Dr. Katrina Karkazis of the Center for Biomedical Ethics at Stanford University recently published a suggested protocol for parents and doctors to reach a decision about whether to operate on intersex babies genitals. This involves 6 steps:
1. develop an appropriate, multidisciplinary team comprised of a variety of subspecialties such as endocrinology, urology, surgery, psychology/psychiatry, gynecology, pediatrics and social work.
2. Establish preferences for information and roles in decision-making. By gauging parents preferences early in the process, physicians can decrease the risk for misunderstanding patient needs and preferences. Physicians are encouraged to perceive and address parents’ emotions, with an emphasis on open communication.
3. Perceive and address emotions, Parents and physicians are uncomfortable discussing certain topics. One example is the future sexual sensation of the child who is potentially going to undergo surgery. Some physicians do not discuss that, although it is something that parents would need to know in order to make an informed decision.
4. Define concerns and values, common parental concerns include fears of teasing, ensuring that the child looks “normal” and using the least treatment intervention possible, all of these things come into play when deciding about surgery, but families rank them differently and it is integral to understand what they want to achieve with surgery and whether the operation will be able to achieve it.
5. Identify options and presenting evidence. Once an understanding of the parent’s needs and goals are established, a presentation of all treatment options and subsequent consequences should be objectively made to the parents. This should realistically explore the risks and benefits of treatment; examine parents’ ideas and assumptions while correcting their misperceptions; and ensure that they understand the nuances of the complex situation.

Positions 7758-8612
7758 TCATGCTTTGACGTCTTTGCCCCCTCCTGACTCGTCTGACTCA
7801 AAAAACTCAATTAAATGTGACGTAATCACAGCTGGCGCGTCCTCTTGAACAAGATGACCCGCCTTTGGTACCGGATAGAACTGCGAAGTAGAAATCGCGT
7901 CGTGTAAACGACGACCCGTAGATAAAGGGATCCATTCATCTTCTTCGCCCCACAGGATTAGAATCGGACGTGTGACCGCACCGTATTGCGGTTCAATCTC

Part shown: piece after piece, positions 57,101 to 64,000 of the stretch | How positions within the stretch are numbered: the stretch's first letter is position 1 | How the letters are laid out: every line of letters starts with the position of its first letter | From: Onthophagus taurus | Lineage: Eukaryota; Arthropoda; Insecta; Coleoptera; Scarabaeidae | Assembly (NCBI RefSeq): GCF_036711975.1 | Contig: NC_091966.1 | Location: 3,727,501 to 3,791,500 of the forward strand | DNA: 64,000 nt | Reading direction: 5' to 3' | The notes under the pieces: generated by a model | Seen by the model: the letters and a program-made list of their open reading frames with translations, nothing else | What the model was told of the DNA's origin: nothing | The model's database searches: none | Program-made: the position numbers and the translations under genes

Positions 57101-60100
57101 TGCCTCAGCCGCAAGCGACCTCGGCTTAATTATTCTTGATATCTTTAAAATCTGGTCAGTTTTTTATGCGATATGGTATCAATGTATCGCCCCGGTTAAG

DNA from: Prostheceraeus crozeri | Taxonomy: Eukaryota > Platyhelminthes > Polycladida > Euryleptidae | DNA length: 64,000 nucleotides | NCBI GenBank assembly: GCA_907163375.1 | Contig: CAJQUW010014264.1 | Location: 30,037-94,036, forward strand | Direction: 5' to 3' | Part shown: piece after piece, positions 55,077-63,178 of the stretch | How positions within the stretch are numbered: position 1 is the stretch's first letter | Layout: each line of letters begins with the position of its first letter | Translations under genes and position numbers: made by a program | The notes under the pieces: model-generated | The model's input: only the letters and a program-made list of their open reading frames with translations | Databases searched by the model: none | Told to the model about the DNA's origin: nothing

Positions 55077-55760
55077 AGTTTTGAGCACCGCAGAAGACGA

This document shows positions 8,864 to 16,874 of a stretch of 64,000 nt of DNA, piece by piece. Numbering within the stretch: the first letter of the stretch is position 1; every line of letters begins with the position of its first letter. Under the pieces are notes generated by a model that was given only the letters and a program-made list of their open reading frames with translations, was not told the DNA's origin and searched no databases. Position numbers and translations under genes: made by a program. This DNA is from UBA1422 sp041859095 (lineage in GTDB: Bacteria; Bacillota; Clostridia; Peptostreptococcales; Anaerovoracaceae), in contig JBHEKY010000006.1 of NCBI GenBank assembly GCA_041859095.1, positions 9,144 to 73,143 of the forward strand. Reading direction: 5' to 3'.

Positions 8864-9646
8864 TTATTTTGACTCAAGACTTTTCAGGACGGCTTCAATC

6. Share responsibility for making a decision. A shared decision must be made by the parents and the team. At this point in the process, parents should possess a technical understanding of the situation while the team will have an appreciation of the families best interests and hopes.
This decision making process does sound like a very small step forward. At least the parents are not panicking and making a rushed decision without all the options and outcomes made known to them. That being said, this suggested process still misses the most important point, it is NOT the parents or doctors decision to make, the only person who has the right to make such a decision is the intersex individual. Anything else is a serious violation of their human rights and bodily integrity, often with disastrous physical and psychological consequences. The only protocol that is needed is to wait until the child is old enough, and give them all the information to make an informed decision.